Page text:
<p>"The difference between statistically significant and
statistically insignificant is not, itself, statistically
significant."</p>
</li>
<li>
<p>"According to one widely used calculation [<sup id=
"fnref:1"><a href="http://meng6net.localhost/tag/pvalue/#fn:1" rel="footnote">1</a></sup>], a pvalue of
0.01 corresponds to a falsealarm probability of at least 11%,
depending on the underlying probability that there is a true
effect; a pvalue of 0.05 raises that chance to at least 29%." See
the following figure:</p>
</li>
</ul>
<p><span class="createlink">pvalue and probable
cause.png</span></p>
<h2>Some related concepts</h2>
<ul>
<li>
<p>The <a href=
"https://en.wikipedia.org/wiki/Standard_score">standard score</a>,
or zscore is the deviation from the mean in units of standard
deviation. A small pvalue corresponds to a large positive
zscore.</p>
</li>
<li>
<p><a href=
"https://en.wikipedia.org/wiki/68%E2%80%9395%E2%80%9399.7_rule">689599.7
rule</a></p>
</li>
<li>
<p><a href="https://en.wikipedia.org/wiki/MAGIC_criteria">MAGIC
criteria</a>.</p>
<ul>
<li>Magnitude  How big is the effect? Large effects are more
compelling than small ones.</li>
<li>Articulation  How specific is it? Precise statements are more
compelling than imprecise ones.</li>
<li>Generality  How generally does it apply?</li>
<li>Interestingness  interesting effects are those that "have the
potential, through empirical analysis, to change what people
believe about an important issue".</li>
<li>Credibility  Credible claims are more compelling than
incredible ones. The researcher must show that the claims made are
credible.</li>
</ul>
</li>
</ul>
<h2>References</h2>
<ul>
<li>
<p>"The problem with pvalues: how significant are they, really?",
phys.org Science News Wire, 2013, <a href=
"http://phys.org/wirenews/145707973/theproblemwithpvalueshowsignificantaretheyreally.html">
http://phys.org/wirenews/145707973/theproblemwithpvalueshowsignificantaretheyreally.html</a></p>
</li>
<li>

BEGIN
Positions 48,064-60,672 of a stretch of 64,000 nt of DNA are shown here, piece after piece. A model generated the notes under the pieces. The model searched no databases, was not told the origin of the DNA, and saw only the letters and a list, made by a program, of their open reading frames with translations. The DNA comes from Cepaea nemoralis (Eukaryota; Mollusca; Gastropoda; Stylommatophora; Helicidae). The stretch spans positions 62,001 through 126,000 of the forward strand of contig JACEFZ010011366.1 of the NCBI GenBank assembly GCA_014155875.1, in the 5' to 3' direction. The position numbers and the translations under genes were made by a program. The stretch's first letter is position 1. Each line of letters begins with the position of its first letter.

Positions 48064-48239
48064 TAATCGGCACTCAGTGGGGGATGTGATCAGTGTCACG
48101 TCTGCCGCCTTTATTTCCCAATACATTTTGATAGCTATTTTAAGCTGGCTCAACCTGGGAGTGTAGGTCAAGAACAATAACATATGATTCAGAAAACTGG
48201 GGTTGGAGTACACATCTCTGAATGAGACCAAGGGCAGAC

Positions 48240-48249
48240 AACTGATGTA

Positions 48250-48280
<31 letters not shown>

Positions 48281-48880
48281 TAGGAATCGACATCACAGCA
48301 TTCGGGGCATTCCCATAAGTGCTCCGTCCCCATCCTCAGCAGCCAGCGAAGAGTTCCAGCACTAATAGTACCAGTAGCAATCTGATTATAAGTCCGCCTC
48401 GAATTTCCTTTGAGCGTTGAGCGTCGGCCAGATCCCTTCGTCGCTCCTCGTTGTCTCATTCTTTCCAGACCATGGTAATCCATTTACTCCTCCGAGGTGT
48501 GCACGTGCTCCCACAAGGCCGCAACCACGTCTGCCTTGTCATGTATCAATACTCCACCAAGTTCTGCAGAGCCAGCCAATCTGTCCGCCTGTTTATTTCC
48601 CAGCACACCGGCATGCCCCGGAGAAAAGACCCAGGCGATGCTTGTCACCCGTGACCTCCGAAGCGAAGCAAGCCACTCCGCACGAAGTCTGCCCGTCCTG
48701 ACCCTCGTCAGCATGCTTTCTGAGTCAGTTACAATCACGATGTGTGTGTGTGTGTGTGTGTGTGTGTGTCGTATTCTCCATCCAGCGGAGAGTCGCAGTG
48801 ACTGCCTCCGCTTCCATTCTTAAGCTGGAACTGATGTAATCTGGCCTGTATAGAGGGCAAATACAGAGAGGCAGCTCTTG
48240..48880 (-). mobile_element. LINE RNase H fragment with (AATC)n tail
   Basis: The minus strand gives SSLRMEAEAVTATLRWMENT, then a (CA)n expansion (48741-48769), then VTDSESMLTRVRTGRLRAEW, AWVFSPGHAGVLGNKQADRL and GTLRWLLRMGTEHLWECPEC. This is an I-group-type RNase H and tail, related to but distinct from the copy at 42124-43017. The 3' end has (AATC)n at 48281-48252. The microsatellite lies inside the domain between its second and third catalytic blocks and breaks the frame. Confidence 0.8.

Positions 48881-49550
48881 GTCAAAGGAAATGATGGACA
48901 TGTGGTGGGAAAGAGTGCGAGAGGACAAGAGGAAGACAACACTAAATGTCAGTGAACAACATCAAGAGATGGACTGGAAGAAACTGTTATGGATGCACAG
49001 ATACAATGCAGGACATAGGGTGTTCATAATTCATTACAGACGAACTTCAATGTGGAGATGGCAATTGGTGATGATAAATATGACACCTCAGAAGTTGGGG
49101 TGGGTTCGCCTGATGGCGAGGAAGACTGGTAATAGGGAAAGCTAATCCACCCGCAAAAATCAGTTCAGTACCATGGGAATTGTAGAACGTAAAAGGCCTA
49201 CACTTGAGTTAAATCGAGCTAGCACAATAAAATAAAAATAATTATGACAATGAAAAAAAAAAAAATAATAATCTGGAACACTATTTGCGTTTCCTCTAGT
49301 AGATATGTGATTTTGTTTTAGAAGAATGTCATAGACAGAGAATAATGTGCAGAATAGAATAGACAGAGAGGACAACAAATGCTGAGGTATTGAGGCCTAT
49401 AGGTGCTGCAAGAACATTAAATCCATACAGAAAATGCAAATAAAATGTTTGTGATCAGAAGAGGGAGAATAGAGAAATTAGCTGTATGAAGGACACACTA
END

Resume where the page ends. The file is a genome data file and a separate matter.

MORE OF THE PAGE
<p>Regina Nuzzo, "Scientific method: statistical errors," 2014,
<a href=
"http://folk.ntnu.no/slyderse/Nuzzo%20and%20Editorial%20%20pvalues.pdf">
http://folk.ntnu.no/slyderse/Nuzzo%20and%20Editorial%20%20pvalues.pdf</a></p>
</li>
<li>
<p>Tom Siegfried, "Odds Are, It's Wrong  Science fails to face the
shortcomings of statistics," 2010, <a href=
"https://www.sciencenews.org/article/oddsareitswrong">https://www.sciencenews.org/article/oddsareitswrong</a></p>
</li>
<li>
<p>Gelman, A., and Loken, E., "The Statistical Crisis in Science,"
American Scientist, 102., 2014, <a href=
"http://www.americanscientist.org/issues/feature/2014/6/thestatisticalcrisisinscience">
http://www.americanscientist.org/issues/feature/2014/6/thestatisticalcrisisinscience</a></p>
</li>
<li>
<p>"The vast majority of statistical analysis is not performed by
statisticians," simplystatistics.org, 2013, <a href=
"http://simplystatistics.org/2013/06/14/thevastmajorityofstatisticalanalysisisnotperformedbystatisticians/">
http://simplystatistics.org/2013/06/14/thevastmajorityofstatisticalanalysisisnotperformedbystatisticians/</a></p>
</li>
<li>
<p>"On the scalability of statistical procedures: why the pvalue
bashers just don't get it," simplystatistics.org, 2014, <a href=
"http://simplystatistics.org/2014/02/14/onthescalabilityofstatisticalprocedureswhythepvaluebashersjustdontgetit/">
http://simplystatistics.org/2014/02/14/onthescalabilityofstatisticalprocedureswhythepvaluebashersjustdontgetit/</a></p>
</li>
<li>
<p>Andrew Gelmana and Hal Sterna, The Difference Between
“Significant” and “Not Significant” is not Itself Statistically
Significant, The American Statistician, Volume 60, Issue 4, 2006,
<a href=
"http://www.tandfonline.com/doi/abs/10.1198/000313006X152649">http://www.tandfonline.com/doi/abs/10.1198/000313006X152649</a></p>
</li>
</ul>
<div class="footnotes">
<hr />
<ol>
<li id="fn:1">Goodman, "Of PValues and Bayes: A Modest Proposal,"
S. N. Epidemiology 12, 295–297 (2001), <a href=
"http://journals.lww.com/epidem/fulltext/2001/05000/of_p_values_and_bayes__a_modest_proposal.6.aspx">
http://journals.lww.com/epidem/fulltext/2001/05000/of_p_values_and_bayes__a_modest_proposal.6.aspx</a><a href="http://meng6net.localhost/tag/pvalue/#fnref:1"
rev="footnote">↩</a></li>
</ol>
</div>